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What you need
Lesson Content
Press Release [Word]
 •Evaluation [Word]
Feel Your Fullness

Lesson Plan [pdf]

Learner objectives

As a result of this presentation, participants will be able to:

  • Evaluate their level of hunger or fullness
  • Follow their body's cues to guide when and how much they eat


What you need
  • Handout:
    • "Hunger/Satiety Scale" cards
  • Flipchart and markers
    • Note:  Write the steps to intuitive eating from the lesson on the flipchart before teaching the lesson.
  • Optional:  Chocolate kisses, enough for one per person


Print the Hunger/Satiety Scale cards ahead of time.  Print on cardstock, and then either cut apart or have them laminated and cut at your local copy shop.


Time Content/Suggestions Learning Reinforcer
10 min. Introduce the lesson by saying that the goal is to become an "intuitive eater."

Intuitive eaters eat when they are hungry and stop when they feel satisfied.  Small children are usually quite good at letting us know when they are hungry and when they are full.  We all had that ability at one time.  The good news is that we can relearn how to become an intuitive eater.

Intuitive eating or normal eating is not based on deprivation, calorie counting or making foods forbidden.  It is based on making peace with food, making eating pleasurable, and being in tune with your mind and body.

(Before class, write the bolded statements below on flip chart.)

Eat when hungry, stop when satisfied.  In a few minutes, we'll talk more about how to tell when you are biologically hungry and how to sense your fullness.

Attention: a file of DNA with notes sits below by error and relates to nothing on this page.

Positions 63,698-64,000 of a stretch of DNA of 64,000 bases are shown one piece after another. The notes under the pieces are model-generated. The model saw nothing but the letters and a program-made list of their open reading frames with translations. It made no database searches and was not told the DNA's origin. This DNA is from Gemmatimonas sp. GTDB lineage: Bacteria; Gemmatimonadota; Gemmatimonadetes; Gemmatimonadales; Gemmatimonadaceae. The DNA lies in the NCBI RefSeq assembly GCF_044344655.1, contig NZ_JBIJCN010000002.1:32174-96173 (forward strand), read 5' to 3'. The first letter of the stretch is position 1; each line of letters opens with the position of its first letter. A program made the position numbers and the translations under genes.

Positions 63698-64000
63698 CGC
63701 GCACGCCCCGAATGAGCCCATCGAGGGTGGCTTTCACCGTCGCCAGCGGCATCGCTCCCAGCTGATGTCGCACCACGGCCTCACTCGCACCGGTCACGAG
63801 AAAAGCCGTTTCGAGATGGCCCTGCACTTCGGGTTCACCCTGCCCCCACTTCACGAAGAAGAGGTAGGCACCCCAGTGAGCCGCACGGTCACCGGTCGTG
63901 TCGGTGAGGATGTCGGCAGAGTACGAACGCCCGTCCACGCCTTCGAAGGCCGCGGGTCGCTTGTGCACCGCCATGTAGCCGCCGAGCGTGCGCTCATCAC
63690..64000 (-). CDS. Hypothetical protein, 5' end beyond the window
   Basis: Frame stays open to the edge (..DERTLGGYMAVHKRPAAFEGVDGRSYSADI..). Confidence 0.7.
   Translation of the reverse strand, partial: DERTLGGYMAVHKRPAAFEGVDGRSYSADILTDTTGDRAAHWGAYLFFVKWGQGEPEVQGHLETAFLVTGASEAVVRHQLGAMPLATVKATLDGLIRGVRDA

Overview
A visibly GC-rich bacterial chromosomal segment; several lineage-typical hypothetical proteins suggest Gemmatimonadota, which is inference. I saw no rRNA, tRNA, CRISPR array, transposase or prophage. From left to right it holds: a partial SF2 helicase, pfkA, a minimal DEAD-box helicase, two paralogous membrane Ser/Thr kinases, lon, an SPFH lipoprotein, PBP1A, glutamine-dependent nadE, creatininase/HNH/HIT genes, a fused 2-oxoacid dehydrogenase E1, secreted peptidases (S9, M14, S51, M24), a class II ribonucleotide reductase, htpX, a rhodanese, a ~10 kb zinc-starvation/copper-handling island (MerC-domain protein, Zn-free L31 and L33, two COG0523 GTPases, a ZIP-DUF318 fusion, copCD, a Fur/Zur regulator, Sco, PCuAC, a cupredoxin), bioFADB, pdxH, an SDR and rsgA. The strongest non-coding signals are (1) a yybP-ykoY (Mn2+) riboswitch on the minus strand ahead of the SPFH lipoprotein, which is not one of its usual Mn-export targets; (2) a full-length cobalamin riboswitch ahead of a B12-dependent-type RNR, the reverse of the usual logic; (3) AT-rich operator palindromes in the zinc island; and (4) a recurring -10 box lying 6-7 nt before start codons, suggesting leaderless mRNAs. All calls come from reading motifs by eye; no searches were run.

Choose a variety of foods you like.  The key is to enjoy the food.  Don't stop eating because you think you should but rather because you are satisfied.  This does require being present while you eat and using all your senses.

  • Look at the variety of colors, shapes and sizes on the plate.
  • With your eyes closed, deeply breathe in the aromas.
  • Savor each taste sensation in the food:  sweet, sour, salty, bitter.
  • Feel the textures and temperatures:  crunchy, soft, creamy, hot.
  • Listen to the sound the food makes if it is a food that you chew.
Flip chart with steps already written
5 min. Optional:  "Pleasure of a Kiss" activity

Give each participant a chocolate kiss and tell them to wait to unwrap and eat it.  For people who don't like or can't eat chocolate, ask them to imagine going through this activity with their favorite food.  Instructions:

  1. Do not eat the kiss right away!
  2. First, admire the shape and color.
  3. Anticipate how the kiss will taste.
  4. Slowly unwrap the chocolate and place in your mouth.
  6. Let the candy melt slowly in your mouth.
  7. Savor the flavor and texture.
Optional:  Chocolate kisses
5 min. Eat slowly.  A general guideline is to let 20 minutes lapse from the time you start eating until you want to serve yourself more food.  This is because it takes about 20 minutes for your stomach to signal your brain that you have eaten enough.  If you eat slowly, that 20 minutes comes naturally.

Use moderation.  Make choices to get a variety of healthful foods, yet don't be so restrictive you eliminate foods you enjoy.

Recognize that everyone overeats sometimes and under-eats at other times.  Your body can balance meals over time.  Each meal and each day not need to be perfect.

Trust your body.  Your body will give you signals when it is hungry and full.  Listen to what it is saying.  Also, your body can make up for some mistakes in eating.  Eating is one of life's great pleasures - enjoy eating guilt-free.